Maryland football is used to the stopping and starting at this point. The team’s preseason workouts were shut down twice due to spikes in COVID-19. So, when their practices were halted again on Nov. 11, they knew the procedure.

But with no organized practices and limited space to operate in their quarantine at The Hotel at The University of Maryland, the squad found ways to stay sharp and pass the time. Some did pushups in their room. Some ran in the hallways. Some studied the playbook. Some napped. But they all missed the on-field action.

So, when the team resumed practice on Monday, the group returned to work with newfound energy.

“We all hated being just kind of cooped up,” wide receiver Brian Cobbs said. “We’re really happy about being out.”

[Chance Campbell has cemented his status as a leader for Maryland football]

Since Nov. 5, at least 23 players and seven staff members, including head coach Mike Locksley, have tested positive for COVID-19. The team’s games against No. 3 Ohio State and Michigan State were canceled.

Though Locksley — who experienced mild symptoms — coached virtually throughout the week, he is expected to be back on the sideline Saturday.

The pause also halted the Terps’ momentum, which had been built up by wins over Minnesota and Penn State. Maryland scored at least 35 points in both contests, and a defense that struggled early took a marked step forward against the Nittany Lions.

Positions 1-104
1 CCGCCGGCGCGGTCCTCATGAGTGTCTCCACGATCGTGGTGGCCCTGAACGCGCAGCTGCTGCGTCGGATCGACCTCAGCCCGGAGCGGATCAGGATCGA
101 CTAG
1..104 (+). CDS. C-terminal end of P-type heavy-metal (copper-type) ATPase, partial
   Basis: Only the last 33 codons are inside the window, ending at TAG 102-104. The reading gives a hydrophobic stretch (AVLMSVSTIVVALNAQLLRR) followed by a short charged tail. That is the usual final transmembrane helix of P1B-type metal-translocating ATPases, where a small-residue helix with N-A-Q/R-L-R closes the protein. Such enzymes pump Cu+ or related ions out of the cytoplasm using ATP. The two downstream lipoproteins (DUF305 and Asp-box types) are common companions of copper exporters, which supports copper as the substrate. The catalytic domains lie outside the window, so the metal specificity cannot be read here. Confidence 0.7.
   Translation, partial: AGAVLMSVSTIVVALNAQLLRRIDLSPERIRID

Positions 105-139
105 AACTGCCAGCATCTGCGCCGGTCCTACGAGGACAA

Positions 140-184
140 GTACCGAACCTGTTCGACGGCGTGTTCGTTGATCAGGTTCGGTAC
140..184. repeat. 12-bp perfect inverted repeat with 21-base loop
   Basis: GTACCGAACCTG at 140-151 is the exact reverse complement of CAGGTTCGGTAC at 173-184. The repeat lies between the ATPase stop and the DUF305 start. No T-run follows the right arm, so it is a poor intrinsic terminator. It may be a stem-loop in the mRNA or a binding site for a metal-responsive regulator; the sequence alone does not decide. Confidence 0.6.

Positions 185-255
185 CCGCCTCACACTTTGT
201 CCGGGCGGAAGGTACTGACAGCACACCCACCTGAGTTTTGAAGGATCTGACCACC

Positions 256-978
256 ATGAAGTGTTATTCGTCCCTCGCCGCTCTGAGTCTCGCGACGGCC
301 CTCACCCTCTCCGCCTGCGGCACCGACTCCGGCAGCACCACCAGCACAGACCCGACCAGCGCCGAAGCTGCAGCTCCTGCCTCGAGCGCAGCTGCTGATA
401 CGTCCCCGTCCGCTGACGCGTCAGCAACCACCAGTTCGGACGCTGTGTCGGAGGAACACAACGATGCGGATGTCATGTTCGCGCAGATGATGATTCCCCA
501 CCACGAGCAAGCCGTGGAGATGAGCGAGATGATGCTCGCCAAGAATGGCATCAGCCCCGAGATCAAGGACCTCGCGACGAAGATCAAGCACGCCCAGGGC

“I’m hoping that we can have youth serve us well,” Locksley said. “It’s up to us to build our own momentum. Each game has its own shelf life, and this [week] is no different.”

And with Maryland (2-1) potentially missing a sizable portion of its roster due to the Big Ten’s COVID-19 protocols, Locksley might need to reach deep into his bench in order to keep his players fresh and execute his game plan against what could be his team’s toughest opponent yet, No. 12 Indiana.

[Maryland football’s defense showed its potential in Penn State upset]

The Hoosiers (4-1) enter Saturday’s contest looking to bounce back from last week’s 42-35 loss to the division-leading Buckeyes. Indiana has been one of the conference’s biggest surprises in this shortened campaign, led by an explosive offense and aggressive defense.

Quarterback Michael Penix Jr. leads the Big Ten in several offensive categories, slinging 1,561 passing yards, 14 passing touchdowns and only four interceptions in five games. He’s helped by wideouts Ty Fryfogle — who’s posted a conference-high 642 receiving yards and seven receiving touchdowns this year — and Whop Philyor.

On the other side of the ball, Indiana has allowed the fourth-fewest average points per game, 23.8, in the Big Ten and leads the conference with 17 sacks. That’s thanks to a ruthless, attacking front seven, and Locksley said he expects the Hoosiers to bring pressure about 80 percent of the time.

“They’re incredibly balanced,” Locksley said. “What we’ve got to do is manage and execute.”

And while the Terps may be shorthanded when facing this tall task, the team is not worried. 

They’re just happy to be out of the hotel and back on the gridiron once more.

“Everybody’s glad to be back playing football, the game that everybody loves,” defensive back Antwaine Richardson said.